Asch’s longing for stability in Bat Yam is visible in the construction of his sanctuary-like home there, which was reopened as a museum in April 2019, part of the Museums of Bat Yam (MoBY). 2 2https://moby.org.il/building/sholem-asch/. The house functioned as a small museum from the early 60s until it was closed in 2008 for renovations, which ended up leaving the house closed for a decade. In anticipation of this opening, the curator of the house museum, Leoni Schein, invited me to give a talk at the opening ceremony about Asch’s life and writings. Though I was familiar with his work in both Hebrew and Yiddish, his short Bat Yam period was more of a mystery to me. Like many, I knew Asch for his bilingual beginnings in short stories, for his popular plays, and for his epic novels. So when visiting the house for the first time, prior to the opening night, I was enamored, awed, by the treasures this small, unassuming house contained. Today, this carefully curated house holds the original restored furniture as well as some of Asch’s extensive art collection. Visitors to this quiet and modest home will likely experience the same surprise, even bafflement, that Shneour expressed when he learned of Asch’s move. The small home, nestled between buildings, feels like a marginal place. In 1955, when Asch moved there, it was one of few homes along a dirt road in what could only generously be called a town. But past the gate, the Asches constructed a comfortable, elegant environment, now restored thanks to the work of curator Leoni Schein and the entire staff of MoBY, a project overseen by Hila Cohen-Schneiderman, MoBY’s chief curator.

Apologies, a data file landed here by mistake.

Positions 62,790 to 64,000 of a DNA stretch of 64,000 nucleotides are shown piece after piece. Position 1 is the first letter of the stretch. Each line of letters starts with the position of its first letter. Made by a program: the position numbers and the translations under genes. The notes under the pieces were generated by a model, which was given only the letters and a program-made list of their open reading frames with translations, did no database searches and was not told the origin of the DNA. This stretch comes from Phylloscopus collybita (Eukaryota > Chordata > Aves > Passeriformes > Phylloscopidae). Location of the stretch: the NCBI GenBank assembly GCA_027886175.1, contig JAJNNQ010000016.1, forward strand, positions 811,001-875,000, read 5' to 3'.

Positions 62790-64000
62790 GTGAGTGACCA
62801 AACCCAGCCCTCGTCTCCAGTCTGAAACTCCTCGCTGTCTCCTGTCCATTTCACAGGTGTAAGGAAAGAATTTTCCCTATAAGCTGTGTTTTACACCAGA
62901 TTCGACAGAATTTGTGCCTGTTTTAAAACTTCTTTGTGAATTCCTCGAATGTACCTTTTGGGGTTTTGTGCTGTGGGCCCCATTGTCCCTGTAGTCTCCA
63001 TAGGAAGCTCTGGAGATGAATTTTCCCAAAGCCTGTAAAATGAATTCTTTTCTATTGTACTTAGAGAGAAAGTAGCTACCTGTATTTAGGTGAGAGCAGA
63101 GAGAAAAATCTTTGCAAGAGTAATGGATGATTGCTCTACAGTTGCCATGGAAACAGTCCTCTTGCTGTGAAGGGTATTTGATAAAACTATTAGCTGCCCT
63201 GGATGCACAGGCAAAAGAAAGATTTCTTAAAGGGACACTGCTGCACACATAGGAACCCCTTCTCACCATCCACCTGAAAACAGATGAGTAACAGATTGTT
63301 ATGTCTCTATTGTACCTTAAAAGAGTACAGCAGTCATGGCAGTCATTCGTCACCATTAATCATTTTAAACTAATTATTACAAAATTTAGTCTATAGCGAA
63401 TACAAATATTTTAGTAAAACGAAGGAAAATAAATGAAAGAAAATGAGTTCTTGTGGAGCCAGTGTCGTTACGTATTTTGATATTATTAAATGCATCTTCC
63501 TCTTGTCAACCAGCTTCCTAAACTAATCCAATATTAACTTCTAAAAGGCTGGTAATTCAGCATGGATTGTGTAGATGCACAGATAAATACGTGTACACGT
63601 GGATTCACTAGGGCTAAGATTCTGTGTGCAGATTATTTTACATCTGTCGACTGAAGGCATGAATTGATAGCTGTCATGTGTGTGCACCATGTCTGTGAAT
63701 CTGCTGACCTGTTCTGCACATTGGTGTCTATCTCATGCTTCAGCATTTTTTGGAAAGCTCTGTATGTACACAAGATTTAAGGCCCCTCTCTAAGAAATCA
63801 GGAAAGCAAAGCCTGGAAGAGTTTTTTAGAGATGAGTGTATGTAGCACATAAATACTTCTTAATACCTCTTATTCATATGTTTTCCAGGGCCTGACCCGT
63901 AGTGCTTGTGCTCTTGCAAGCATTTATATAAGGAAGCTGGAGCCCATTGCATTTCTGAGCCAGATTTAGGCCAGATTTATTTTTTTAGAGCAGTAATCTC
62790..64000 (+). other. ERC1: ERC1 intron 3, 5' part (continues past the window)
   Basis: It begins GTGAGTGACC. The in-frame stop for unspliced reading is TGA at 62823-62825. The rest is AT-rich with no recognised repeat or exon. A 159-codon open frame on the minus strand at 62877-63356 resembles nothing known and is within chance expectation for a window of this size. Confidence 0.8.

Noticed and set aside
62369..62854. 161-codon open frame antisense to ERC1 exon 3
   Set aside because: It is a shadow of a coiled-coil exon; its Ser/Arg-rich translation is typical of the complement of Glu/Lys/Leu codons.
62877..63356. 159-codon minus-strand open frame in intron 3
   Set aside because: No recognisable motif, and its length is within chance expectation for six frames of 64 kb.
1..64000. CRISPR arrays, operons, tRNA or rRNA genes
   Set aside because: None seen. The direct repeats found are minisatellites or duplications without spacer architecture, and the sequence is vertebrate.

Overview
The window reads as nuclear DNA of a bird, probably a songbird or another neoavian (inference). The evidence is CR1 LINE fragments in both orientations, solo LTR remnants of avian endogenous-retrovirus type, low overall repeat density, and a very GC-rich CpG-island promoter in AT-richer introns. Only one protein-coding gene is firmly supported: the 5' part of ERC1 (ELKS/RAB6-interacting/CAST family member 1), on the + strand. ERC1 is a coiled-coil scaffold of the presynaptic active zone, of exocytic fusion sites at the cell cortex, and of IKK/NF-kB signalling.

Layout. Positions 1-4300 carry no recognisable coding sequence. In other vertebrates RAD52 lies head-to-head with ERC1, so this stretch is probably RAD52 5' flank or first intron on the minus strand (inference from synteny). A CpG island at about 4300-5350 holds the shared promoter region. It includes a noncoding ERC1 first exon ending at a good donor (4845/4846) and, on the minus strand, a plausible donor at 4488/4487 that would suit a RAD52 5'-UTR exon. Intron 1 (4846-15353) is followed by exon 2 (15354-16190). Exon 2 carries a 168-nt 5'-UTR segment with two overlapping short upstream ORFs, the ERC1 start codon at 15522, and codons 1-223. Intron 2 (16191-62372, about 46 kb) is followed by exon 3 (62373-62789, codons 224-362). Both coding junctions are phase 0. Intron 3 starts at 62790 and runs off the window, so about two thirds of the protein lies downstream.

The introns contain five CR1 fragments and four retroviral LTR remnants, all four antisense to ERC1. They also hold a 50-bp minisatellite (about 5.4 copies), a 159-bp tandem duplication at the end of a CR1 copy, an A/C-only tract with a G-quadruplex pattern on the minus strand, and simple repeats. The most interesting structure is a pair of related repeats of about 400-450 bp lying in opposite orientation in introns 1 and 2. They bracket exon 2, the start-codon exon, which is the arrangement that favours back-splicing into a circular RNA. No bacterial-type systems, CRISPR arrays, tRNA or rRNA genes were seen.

The home consists of a small living room with a beautiful bust of Asch, an even smaller kitchen with the original appliances, a bedroom (which is now the office and archive of the museum), and a study with Asch’s bed, desk, and typewriter. All the rooms are filled with stunning art: sketches and drawings of Asch and Madzhe made by Marc Chagall, paintings by Moïse Kisling, and a beautiful series of portraits by Sidney Gelfand adorn the hallway connecting the rooms. 3 3 Asch was a very close friend to many artists who frequented his homes and who describe him as a wonderful host and friend. Chagall and his wife Bella were especially close to the Asches, and several of the drawings in the Bat Yam house are personal mementos by Chagall to the Asch family. For more see: https://www.yiddishbookcenter.org/2019-pakn-treger-translation-issue/postcard-marc-chagall-sholem-asch The art demonstrates the importance Asch placed, in this and all homes he lived in throughout his life, in surrounding himself with beauty, curating his surroundings, and making his life pleasing and comfortable. But perhaps the artifact that tells the story of the house best is the intricate design for the surrounding garden, planned and sketched by the landscape architect M. Victor. 4 4 Hiring this specific architect to plan the garden of the house is yet another indicator of the fact that no expense was spared in the design of the Asch house. Victor, a Tel-Aviv based landscape architect, planned many gardens, most famously the garden surrounding the residence of Israel’s second president, Ben-Zvi, in Jerusalem. This plan, which is part of the house archive, is a vivid reminder not only of Asch’s close attention to his home’s design, no expenses spared, but also the house’s truncated life; the garden was never fully realized, and the plan remained in the archives for future use, now being implemented by the Museum staff.